London Bridge attackers had 'planned to use 7.5 tonne lorry'

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Commissioner of the Metropolitan Police Cressida Dick speaks during an interview with The Associated Press at New Scotland Yard, in London Saturday, June 10, 2017.

Donald Hyslop, Borough Market chairman of trustees, said: "Borough Market is not just a collection of stalls, restaurants and pubs; it is a community of people".

Although the Islamic State group has claimed responsibility for the London Bridge attack, police have said there was no evidence that the perpetrators - Pakistani-born Briton Khuram Butt, Italian Youssef Zaghba and Rachid Redouane, who had links to Libya, Morocco and Ireland - were directed by anyone else, either in Britain or overseas.

Sufia Alam, manager of the Maryam Centre at the East London Mosque, said the organisation has had reports of Muslim women being verbally abused on buses following the attack.

London Metropolitan Police's Counter Terrorism Command conducted a raid in east London that resulted in the arrest of a 28-year-old man on suspicion of being concerned in the commission, preparation or instigation of acts of terrorism.

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Police said Khurum Butt, the ringleader, made a booking with a haulage company, but the rental was cancelled when he failed to make the payment on time.

Thirty-six people remain in London hospitals, with 18 in a critical care.

The intended truck was smaller but similar to the one used in the Nice attack previous year that killed 86 people and injured hundreds in the resort town in the south of France. Police discovered 13 wine bottles containing flammable liquid with rags stuffed in them, essentially Molotov cocktails, and blow torches to ignite them, potentially meant for another wave of attacks. Where have they come from?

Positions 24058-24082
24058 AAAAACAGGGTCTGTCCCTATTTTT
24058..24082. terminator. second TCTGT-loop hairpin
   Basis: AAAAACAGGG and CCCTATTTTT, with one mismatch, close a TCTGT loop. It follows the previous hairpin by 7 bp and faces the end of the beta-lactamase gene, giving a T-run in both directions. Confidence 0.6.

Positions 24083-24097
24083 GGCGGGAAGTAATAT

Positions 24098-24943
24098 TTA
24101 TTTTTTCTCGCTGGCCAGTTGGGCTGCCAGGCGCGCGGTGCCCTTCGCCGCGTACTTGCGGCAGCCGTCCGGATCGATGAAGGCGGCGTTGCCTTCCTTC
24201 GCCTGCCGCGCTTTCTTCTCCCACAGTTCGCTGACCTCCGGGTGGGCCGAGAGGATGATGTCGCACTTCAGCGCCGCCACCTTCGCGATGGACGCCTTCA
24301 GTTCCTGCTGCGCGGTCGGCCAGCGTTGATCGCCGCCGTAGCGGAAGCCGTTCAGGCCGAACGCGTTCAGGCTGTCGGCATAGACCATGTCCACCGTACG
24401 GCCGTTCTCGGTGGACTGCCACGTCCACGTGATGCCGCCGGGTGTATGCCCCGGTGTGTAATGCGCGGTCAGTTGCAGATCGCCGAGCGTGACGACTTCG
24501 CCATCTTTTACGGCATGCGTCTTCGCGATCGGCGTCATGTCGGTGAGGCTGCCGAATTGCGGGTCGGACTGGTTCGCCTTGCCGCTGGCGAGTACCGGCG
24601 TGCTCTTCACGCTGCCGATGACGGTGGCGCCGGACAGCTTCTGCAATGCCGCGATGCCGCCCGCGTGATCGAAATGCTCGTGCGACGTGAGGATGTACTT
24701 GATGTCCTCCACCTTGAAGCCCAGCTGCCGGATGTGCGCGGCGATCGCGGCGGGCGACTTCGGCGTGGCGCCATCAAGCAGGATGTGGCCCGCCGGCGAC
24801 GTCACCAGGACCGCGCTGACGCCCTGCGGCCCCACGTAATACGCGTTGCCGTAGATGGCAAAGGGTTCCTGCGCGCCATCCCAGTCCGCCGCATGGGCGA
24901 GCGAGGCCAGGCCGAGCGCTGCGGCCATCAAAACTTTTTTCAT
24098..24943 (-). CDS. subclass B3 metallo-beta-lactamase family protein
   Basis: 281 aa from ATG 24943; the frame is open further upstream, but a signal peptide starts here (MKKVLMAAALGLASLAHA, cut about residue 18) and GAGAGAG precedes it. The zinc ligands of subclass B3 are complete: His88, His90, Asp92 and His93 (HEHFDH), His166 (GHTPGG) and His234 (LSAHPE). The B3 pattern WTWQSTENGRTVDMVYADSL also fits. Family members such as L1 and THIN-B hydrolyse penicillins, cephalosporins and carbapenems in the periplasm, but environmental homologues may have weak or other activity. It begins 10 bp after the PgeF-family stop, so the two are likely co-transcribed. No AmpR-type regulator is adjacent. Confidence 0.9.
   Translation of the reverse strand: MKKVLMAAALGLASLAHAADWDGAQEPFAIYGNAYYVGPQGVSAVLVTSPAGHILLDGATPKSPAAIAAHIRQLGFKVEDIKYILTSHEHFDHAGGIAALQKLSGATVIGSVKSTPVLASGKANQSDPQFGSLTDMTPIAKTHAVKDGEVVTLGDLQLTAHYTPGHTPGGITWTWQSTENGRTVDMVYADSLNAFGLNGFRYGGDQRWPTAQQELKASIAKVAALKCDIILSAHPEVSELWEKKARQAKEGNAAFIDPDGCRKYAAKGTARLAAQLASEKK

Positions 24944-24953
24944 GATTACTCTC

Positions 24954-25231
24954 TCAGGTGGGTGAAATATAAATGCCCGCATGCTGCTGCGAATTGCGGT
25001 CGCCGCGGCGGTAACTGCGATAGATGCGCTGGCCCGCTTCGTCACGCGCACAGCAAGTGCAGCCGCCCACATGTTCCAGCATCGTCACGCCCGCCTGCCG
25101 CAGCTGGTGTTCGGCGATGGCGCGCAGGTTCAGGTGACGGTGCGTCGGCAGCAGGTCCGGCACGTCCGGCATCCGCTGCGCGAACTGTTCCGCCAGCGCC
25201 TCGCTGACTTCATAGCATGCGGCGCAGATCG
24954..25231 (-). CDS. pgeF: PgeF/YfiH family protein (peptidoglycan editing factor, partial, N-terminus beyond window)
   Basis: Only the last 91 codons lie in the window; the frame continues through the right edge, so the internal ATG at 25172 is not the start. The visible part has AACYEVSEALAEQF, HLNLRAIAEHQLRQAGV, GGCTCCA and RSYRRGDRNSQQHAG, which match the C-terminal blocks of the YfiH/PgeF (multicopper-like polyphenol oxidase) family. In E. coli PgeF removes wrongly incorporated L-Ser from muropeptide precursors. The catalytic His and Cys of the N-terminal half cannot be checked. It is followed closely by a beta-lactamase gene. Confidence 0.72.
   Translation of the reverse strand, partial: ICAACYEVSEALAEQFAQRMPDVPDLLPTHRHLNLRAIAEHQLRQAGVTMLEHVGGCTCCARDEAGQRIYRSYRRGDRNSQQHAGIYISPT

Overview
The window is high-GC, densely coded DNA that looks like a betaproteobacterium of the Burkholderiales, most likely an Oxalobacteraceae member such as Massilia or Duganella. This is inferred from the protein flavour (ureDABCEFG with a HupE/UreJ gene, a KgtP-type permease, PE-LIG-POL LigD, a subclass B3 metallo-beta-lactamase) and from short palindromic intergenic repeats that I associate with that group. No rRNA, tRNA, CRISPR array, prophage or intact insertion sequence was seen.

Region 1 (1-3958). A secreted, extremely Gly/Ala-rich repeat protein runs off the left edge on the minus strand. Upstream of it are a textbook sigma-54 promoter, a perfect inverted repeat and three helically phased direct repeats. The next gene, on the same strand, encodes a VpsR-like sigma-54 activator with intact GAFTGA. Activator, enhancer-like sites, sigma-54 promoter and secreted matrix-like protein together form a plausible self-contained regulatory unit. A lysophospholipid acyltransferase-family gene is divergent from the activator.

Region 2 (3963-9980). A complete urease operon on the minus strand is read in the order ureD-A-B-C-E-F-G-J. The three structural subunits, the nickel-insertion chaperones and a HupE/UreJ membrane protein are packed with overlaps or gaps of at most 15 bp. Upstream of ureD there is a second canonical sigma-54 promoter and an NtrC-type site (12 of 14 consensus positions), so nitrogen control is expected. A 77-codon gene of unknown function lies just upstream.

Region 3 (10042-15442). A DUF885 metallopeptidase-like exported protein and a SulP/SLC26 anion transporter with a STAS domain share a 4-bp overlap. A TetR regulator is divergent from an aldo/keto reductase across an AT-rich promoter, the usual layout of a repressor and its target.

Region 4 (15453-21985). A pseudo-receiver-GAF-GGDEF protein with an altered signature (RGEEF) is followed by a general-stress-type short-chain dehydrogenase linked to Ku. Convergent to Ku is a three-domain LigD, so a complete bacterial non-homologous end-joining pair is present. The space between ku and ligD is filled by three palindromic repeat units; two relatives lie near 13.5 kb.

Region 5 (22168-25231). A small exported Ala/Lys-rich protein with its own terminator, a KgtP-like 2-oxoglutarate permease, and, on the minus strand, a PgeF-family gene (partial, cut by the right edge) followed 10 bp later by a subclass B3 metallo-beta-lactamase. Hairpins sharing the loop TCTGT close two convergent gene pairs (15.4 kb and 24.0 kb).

Spain's Foreign Ministry says a British autopsy concluded that Ignacio Echeverria, the Spaniard who confronted assailants during last weekend's attacks in London, died after being stabbed in the back.

And on March 22 this year, five people were killed when a man rammed his auto into pedestrians on Westminster Bridge in London before stabbing a police officer outside parliament.

Another arrest in London attack as third attacker is named
The second attacker was named as 30-year-old Rachid Redouane, who police said claimed to be Moroccan and Libyan. The prosecutor said Italy had lacked the evidence to prosecute Zaghba, but had warned Britain about him.

Although he was under low-level investigation by MI5 and counter-terrorism police, Butt was able to get a job working at Westminster Underground Station as employers are not made aware of security services' concerns when performing criminal record checks. At 1838 GMT they left and two hours later the van reached London Bridge which they drove along twice before targeting pedestrians on the sidewalk on their third run. Once across they turned around and travelled back the way they came, before turning around at the top and setting off on their final deadly journey, ploughing into pedestrians as they went.

Another said: "They (the attackers) can't harm what London is. It is this knife that police have released images of today".

Butt was also arrested for fraud last October but was about to be told by prosecutors he would face no further action.

Dick said it was common for Islamic State to make claims about attacks that it had not been directly involved in.

They are also warning the public of other similar attacks and want to hear from anyone suspicious of behaviour around the use of hire vehicles, fuel, knives and mobile phones.

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